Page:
Issues Endorsements Opinion polling Results Causes. Organisations advocating and campaigning for a referendum. People's Pledge Labour for a Referendum.
Bruges Group Campaign for an Independent Britain. The Movie In or Out. Calls for second vote. Organisations campaigning for a second vote via People's Vote.
Other organisations campaigning for a second vote. Opposition to Brexit in the United Kingdom. European Union Referendum Act Campaigning in the United Kingdom European Union membership referendum, For the positions of backbench MPs and other politicians, see Endorsements in the United Kingdom European Union membership referendum, Opinion polling for the United Kingdom European Union membership referendum.
Issues in the United Kingdom European Union membership referendum, Results of the United Kingdom European Union membership referendum, International reactions to the United Kingdom European Union membership referendum.
Aftermath of the United Kingdom European Union membership referendum, Conservative Party UK leadership election, Labour Party UK leadership election, Proposed second Scottish independence referendum.
Economic effects of Brexit. A long and rocky relationship". Retrieved 2 June Retrieved 19 February EU referendum bill shows only Tories listen".
Retrieved 14 July Retrieved 3 January Parliament of the United Kingdom. Retrieved 8 August Tory MP will take forward bill".
Retrieved 5 July Retrieved 17 May Archived from the original on 23 October Retrieved 22 June EU poll is 'clear and present danger' to jobs".
Retrieved 28 May Green Party of England and Wales. Retrieved 26 April Retrieved 16 May Retrieved 8 June Retrieved 12 June Retrieved 24 July Retrieved 29 June EU referendum, tax freeze and right-to-buy".
Retrieved 4 June Retrieved 9 November Archived from the original on 31 May Retrieved 24 September MPs support plan for say on Europe".
Retrieved 9 January Retrieved 14 May Retrieved 2 February This content is released under the Open Parliament Licence v3. Cameron sets June date for UK vote".
Retrieved 24 December Retrieved 28 June Retrieved 30 January Retrieved 21 June UK goes to the polls".
Retrieved 23 June Thousands wrongly sent polling cards". Retrieved 15 February United Kingdom Electoral Commission.
Retrieved 5 September Cameron accepts advice to change wording of question". Retrieved 13 September Retrieved 13 April MPs will be allowed free vote on EU referendum — video" Video.
David Cameron forced to let ministers campaign for Brexit after fears of a Cabinet resignation". Retrieved 17 June Government of the United Kingdom.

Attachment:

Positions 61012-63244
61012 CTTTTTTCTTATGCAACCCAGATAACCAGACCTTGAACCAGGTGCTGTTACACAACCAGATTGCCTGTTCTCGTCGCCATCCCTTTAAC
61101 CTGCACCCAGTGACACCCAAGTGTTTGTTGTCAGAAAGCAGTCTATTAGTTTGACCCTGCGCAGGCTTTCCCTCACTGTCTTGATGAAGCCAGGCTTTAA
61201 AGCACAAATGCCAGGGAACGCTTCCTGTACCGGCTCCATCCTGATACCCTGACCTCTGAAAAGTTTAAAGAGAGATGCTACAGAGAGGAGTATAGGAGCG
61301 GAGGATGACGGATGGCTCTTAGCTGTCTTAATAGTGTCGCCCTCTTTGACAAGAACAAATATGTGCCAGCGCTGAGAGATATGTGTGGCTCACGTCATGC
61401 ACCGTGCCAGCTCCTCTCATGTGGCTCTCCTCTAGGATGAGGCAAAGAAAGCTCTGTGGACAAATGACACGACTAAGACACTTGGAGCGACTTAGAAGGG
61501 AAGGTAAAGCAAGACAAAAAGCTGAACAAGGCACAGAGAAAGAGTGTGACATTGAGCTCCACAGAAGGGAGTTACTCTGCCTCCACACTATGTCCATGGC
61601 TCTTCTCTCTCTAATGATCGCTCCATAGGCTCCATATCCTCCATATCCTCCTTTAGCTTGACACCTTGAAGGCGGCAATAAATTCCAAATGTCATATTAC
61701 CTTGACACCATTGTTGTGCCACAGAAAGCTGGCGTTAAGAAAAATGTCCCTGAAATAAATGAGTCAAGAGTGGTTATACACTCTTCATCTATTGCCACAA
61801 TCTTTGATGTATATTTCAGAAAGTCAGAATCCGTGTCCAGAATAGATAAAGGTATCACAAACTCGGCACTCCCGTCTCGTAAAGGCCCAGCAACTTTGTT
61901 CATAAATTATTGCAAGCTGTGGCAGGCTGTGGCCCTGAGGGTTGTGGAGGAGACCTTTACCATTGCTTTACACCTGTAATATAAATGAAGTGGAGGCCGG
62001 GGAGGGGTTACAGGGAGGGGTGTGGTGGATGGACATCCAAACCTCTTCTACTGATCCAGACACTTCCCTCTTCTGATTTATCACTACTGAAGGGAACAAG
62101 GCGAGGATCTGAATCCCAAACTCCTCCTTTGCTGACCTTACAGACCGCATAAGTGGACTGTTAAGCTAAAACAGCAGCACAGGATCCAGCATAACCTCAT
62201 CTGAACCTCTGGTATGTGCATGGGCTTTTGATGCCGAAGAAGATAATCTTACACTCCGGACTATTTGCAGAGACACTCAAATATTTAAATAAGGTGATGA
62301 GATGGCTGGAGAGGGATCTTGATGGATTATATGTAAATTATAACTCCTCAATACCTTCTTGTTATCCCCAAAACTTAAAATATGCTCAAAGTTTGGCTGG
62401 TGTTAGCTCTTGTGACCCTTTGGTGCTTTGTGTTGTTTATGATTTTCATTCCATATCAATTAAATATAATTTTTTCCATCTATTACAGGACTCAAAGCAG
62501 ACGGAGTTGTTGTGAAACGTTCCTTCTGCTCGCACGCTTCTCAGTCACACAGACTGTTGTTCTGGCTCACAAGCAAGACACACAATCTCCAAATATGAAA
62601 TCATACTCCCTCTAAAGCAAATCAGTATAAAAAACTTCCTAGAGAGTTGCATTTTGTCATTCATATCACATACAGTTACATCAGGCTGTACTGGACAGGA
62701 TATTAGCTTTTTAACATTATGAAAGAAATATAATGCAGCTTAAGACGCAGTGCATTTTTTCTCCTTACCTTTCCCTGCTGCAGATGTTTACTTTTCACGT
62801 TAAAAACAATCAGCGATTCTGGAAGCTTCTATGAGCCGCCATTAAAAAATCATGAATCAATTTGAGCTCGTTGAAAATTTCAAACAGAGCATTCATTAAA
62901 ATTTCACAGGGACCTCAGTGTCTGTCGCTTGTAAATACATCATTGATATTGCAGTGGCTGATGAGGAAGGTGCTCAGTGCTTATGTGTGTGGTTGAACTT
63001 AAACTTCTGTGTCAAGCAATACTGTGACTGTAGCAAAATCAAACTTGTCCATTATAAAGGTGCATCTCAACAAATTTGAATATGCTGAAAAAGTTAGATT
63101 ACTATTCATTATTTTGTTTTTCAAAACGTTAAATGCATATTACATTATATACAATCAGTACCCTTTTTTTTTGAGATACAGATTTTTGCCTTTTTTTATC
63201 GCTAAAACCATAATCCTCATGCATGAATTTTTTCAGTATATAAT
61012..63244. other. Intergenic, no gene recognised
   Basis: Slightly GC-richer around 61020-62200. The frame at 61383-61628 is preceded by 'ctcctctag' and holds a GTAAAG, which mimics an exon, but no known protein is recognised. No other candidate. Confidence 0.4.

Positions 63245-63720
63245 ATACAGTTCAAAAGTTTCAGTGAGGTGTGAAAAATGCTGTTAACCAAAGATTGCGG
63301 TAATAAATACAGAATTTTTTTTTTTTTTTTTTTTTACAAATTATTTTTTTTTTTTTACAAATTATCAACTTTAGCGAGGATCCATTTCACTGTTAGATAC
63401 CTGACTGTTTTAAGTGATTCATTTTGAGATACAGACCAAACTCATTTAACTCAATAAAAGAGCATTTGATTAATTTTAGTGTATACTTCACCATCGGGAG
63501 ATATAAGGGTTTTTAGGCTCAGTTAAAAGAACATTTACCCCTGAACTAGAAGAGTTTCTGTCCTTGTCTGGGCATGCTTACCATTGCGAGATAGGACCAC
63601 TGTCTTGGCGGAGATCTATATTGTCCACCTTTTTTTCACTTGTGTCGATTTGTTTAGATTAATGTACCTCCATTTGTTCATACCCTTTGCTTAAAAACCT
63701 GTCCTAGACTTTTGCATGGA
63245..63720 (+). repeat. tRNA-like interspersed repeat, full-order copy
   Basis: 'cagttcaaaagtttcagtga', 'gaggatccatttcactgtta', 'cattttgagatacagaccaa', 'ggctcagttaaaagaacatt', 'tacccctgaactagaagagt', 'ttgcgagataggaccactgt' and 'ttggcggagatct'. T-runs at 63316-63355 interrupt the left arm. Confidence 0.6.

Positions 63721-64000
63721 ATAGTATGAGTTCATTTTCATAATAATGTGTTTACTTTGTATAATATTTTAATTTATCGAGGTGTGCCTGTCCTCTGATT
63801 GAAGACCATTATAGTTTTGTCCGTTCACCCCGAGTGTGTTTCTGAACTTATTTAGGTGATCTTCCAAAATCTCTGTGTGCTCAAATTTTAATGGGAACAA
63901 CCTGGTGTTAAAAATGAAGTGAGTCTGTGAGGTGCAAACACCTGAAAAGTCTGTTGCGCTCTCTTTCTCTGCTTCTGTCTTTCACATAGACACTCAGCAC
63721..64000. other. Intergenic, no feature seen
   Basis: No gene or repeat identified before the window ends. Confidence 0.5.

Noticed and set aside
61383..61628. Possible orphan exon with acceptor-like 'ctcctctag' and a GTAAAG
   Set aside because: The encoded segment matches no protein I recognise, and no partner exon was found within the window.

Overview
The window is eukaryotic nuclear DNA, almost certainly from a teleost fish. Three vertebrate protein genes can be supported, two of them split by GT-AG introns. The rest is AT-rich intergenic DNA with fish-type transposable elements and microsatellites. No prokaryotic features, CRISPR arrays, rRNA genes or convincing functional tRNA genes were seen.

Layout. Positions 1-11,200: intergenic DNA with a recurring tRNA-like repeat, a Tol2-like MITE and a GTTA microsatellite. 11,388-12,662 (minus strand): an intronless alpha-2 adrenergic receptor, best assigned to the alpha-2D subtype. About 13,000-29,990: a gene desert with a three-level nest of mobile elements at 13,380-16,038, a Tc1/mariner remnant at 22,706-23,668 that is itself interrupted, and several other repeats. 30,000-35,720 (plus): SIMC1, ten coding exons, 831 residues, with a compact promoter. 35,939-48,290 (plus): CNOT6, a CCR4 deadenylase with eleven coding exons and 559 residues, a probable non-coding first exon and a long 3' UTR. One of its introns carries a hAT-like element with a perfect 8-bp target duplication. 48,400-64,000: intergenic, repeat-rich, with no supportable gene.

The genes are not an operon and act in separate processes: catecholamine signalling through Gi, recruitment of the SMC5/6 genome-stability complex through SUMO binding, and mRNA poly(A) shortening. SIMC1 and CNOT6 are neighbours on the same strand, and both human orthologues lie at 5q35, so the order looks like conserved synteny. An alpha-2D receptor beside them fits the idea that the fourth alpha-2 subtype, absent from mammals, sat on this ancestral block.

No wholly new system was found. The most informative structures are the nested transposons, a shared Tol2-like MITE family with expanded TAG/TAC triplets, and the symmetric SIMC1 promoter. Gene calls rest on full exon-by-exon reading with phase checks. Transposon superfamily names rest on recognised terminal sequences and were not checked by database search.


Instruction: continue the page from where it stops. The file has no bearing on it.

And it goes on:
Retrieved 11 April Voters to receive 'impartial guide' to EU referendum". Retrieved 11 March Retrieved 27 May Retrieved 18 June Pro-Europeans are the real reformers now".
Archived from the original on 17 June Greens to Make Progressive Case for Membership". Retrieved 8 December I'll campaign with Tories to stay in EU".
Retrieved 21 February Alliance Party of Northern Ireland. Green Party in Northern Ireland: Green Party in Northern Ireland.
Archived from the original PDF on 18 November Retrieved 22 December Social Democratic and Labour Party. Archived from the original on 21 July Retrieved 5 March Archived from the original on 20 December Archived from the original on 21 May Retrieved 20 February Retrieved 25 June Archived from the original on 3 March Archived from the original on 4 March Retrieved 27 April Archived from the original PDF on 3 January An independence from Europe YouTube Video.
Mike Nattrass via YouTube. Workers Party of Ireland. Retrieved 22 October Archived from the original on 20 March Retrieved 22 March Where Conservative MPs stand".
Archived from the original on 19 June Retrieved 7 January Retrieved 15 June United Kingdom office of International Chamber of Commerce.
Retrieved 6 January Retrieved 26 February Sterling falls after Independent poll puts Brexit 10 points ahead".
Retrieved 11 June Retrieved 24 June AP The Big Story. Retrieved 26 June Retrieved 27 June Retrieved 1 July Retrieved 30 June Retrieved 29 November Britain 'could liberate Europe again' by voting for Brexit and sparking populist revolution ".
The Daily Telegraph London. Swedish foreign minister warns Brexit 'could cause break-up of European Union' L. IMF accused of 'bullying' voters with warnings over Brexit".